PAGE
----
Long story short – I applied for round 2, received an interview call, was interviewed by two alumni as per INSEAD protocol, and waited eagerly for the decision. On Feb 22, 2012, I received an email with news that I didn’t know how to react to. I was waitlisted. I had a thousand questions.
What does this mean? How long am I waitlisted for? When will I know?
The MBA admissions officer was sympathetic but her response was measured. ‘We don’t know at this moment. We will let you know when a place frees up. It can happen at any time, please be assured this process doesn’t reflect on the quality of your application.’ Disappointed, I gave up on hearing back from INSEAD and went on with my life.
In July, I received a call from INSEAD congratulating me for getting off the waitlist. Ecstatic on the call, I realized after hanging up that the course began in one month! I had to quit my job and arrange funds for the tuition within two weeks.
After a week of frantic emails and phone calls, hurried loan applications, sleepless nights and frustrated tears, I realized I had to decline the offer. I couldn’t raise the funds in time. I felt like a character in Groundhog Day, the same scene playing out over and over again – MBA application to a top business school, acceptance, followed by me having to decline the application.
No sweat. I decided to apply again! I applied to INSEAD in round 2 again, Dec 2012, this time with stellar recommendations – I figured the recommendations were probably the weak point in my previous application, the possible culprit for my agonizing waitlist situation.
The essays gave me several sleepless nights, though, and I suffered from relentless writer’s block. I’m verbose by nature and I found it particularly exacting to keep my usual dramatic, flowery sentences out of my essays, but at the same time retain the flavor of my writing and avoid sounding manufactured.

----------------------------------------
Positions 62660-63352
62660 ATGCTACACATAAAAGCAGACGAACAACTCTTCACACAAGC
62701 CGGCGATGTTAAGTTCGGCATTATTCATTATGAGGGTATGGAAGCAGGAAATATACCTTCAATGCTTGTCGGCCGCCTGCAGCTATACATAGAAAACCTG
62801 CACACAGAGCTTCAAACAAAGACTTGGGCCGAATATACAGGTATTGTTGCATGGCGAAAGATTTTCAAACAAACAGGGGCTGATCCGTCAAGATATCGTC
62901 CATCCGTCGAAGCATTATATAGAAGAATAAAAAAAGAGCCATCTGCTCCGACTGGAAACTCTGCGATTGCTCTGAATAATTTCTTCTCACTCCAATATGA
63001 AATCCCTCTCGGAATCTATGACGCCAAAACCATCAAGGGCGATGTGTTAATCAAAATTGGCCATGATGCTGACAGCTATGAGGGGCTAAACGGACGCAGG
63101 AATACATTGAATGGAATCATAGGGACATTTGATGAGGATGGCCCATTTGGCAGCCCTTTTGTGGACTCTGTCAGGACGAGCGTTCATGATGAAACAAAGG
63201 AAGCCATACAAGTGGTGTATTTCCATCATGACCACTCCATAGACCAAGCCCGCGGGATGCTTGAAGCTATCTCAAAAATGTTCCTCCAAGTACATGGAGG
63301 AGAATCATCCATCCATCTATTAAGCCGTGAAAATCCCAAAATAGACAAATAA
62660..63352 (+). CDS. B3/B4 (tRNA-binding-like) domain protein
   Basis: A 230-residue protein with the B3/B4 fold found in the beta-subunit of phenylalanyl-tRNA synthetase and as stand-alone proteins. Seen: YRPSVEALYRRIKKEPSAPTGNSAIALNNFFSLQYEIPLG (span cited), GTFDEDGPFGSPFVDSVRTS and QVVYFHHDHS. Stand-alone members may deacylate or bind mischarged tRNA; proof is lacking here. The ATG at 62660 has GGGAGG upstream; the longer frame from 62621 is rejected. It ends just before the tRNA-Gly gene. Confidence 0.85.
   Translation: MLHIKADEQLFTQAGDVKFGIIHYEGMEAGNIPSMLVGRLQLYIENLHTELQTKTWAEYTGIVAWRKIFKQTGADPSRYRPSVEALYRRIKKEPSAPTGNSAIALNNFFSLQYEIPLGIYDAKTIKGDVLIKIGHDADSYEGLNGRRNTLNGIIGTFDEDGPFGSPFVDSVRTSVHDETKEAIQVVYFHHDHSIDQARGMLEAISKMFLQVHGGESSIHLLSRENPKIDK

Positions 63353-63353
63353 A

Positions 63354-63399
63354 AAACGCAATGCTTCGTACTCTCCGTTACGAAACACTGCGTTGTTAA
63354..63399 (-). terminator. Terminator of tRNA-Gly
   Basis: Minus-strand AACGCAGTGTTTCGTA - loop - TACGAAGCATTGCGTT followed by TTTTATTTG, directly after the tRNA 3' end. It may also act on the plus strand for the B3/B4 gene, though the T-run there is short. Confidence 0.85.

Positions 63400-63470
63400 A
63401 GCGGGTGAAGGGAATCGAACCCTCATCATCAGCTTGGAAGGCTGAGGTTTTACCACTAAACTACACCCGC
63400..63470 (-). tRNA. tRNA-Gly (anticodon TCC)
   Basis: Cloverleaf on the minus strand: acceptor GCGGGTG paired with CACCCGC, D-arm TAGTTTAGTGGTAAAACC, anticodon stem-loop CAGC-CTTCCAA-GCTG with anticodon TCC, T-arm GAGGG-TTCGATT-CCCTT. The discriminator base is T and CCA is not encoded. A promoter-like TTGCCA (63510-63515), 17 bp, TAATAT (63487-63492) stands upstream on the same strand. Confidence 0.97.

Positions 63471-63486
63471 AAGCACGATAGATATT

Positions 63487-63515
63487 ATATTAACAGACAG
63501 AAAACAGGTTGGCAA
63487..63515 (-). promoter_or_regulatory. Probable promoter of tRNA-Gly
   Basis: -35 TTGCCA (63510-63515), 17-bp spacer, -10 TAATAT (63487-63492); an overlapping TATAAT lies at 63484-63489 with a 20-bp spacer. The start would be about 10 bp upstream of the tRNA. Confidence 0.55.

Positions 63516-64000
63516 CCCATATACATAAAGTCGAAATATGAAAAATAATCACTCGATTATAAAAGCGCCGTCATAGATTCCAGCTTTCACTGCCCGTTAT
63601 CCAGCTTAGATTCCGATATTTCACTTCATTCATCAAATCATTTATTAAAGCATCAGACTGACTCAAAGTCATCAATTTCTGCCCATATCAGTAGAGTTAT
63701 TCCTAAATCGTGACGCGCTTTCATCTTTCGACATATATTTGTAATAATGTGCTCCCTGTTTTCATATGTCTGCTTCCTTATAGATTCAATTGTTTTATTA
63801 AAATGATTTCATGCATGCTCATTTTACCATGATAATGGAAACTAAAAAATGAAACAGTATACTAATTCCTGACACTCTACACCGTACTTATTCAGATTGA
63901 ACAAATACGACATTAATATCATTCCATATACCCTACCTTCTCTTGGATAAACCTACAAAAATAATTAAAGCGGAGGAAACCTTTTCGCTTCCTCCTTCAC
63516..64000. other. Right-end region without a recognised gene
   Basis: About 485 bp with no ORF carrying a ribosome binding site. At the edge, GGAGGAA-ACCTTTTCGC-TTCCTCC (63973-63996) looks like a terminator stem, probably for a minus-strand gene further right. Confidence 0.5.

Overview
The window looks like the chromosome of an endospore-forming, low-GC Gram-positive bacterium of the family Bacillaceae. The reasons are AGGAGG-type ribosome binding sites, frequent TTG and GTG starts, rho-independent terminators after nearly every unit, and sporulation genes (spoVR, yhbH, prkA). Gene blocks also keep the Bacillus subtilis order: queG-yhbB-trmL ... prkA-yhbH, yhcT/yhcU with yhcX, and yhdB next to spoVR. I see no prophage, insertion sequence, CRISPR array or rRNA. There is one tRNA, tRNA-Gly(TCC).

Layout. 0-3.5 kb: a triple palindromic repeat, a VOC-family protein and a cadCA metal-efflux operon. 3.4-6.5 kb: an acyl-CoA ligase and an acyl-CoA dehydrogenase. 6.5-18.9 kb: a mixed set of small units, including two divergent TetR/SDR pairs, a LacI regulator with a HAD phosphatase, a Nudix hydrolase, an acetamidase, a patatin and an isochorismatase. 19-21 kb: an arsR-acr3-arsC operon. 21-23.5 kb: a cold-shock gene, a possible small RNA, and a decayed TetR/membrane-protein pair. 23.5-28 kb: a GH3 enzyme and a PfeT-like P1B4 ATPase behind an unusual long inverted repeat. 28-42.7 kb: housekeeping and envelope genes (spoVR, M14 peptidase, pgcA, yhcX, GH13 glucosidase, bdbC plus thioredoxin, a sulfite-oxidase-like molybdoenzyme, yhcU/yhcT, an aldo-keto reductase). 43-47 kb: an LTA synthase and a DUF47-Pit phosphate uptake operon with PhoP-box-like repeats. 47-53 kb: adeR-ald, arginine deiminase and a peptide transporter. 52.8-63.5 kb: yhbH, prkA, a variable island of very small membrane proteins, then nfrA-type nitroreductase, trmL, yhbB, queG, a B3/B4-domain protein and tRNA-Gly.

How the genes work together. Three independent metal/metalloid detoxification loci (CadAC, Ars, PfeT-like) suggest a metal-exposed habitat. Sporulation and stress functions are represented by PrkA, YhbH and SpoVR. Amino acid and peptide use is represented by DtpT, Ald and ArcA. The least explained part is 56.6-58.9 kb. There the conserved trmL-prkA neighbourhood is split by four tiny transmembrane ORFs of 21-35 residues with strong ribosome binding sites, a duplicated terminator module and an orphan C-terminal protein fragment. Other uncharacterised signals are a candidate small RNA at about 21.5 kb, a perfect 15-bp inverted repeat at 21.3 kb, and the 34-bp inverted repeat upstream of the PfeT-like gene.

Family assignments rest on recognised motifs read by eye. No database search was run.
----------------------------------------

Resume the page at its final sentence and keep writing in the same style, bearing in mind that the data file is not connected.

I asked for Sameer‘s help in rationalizing the content and editing out the flyaways, and I pushed my application in on the last day for round 2 applications. I received an interview call early 2013, the acceptance call a month later, and here I am, writing this blog post from INSEAD.
I’m generally against making a ‘shining example’ of someone’s story, least of all mine, because everyone’s circumstances, problems and struggles are different.
However, if there’s one thing I can tell you, it’s this: Never give up!
The MBA application is not about a sky-high GMAT score or your Dean’s List GPA or the amazing extra-curricular activities you have purposefully cultivated – it’s about your story and how well you narrate it through your essays.
Most importantly, if you have a goal in mind, why are you still reading this blog? Get cracking with your MBA application NOW!
Apart from the virtue of being persistent, MJ’s story also highlights the importance of planning for the finances. There were circumstances and last minute developments beyond her control. But we do get offline queries from folks who’ve got into the top MBA schools in USA, Europe, India, but haven’t thought about the MBA financing aspects. Start thinking about it while you are working on your application strategy.
Here’s a post we published on education loans without collateral for international MBA many months after MJ’s story was published.
While MJ is busy moonwalking her way through the academic workload, she’d be happy to take questions if you post them in the comment section below.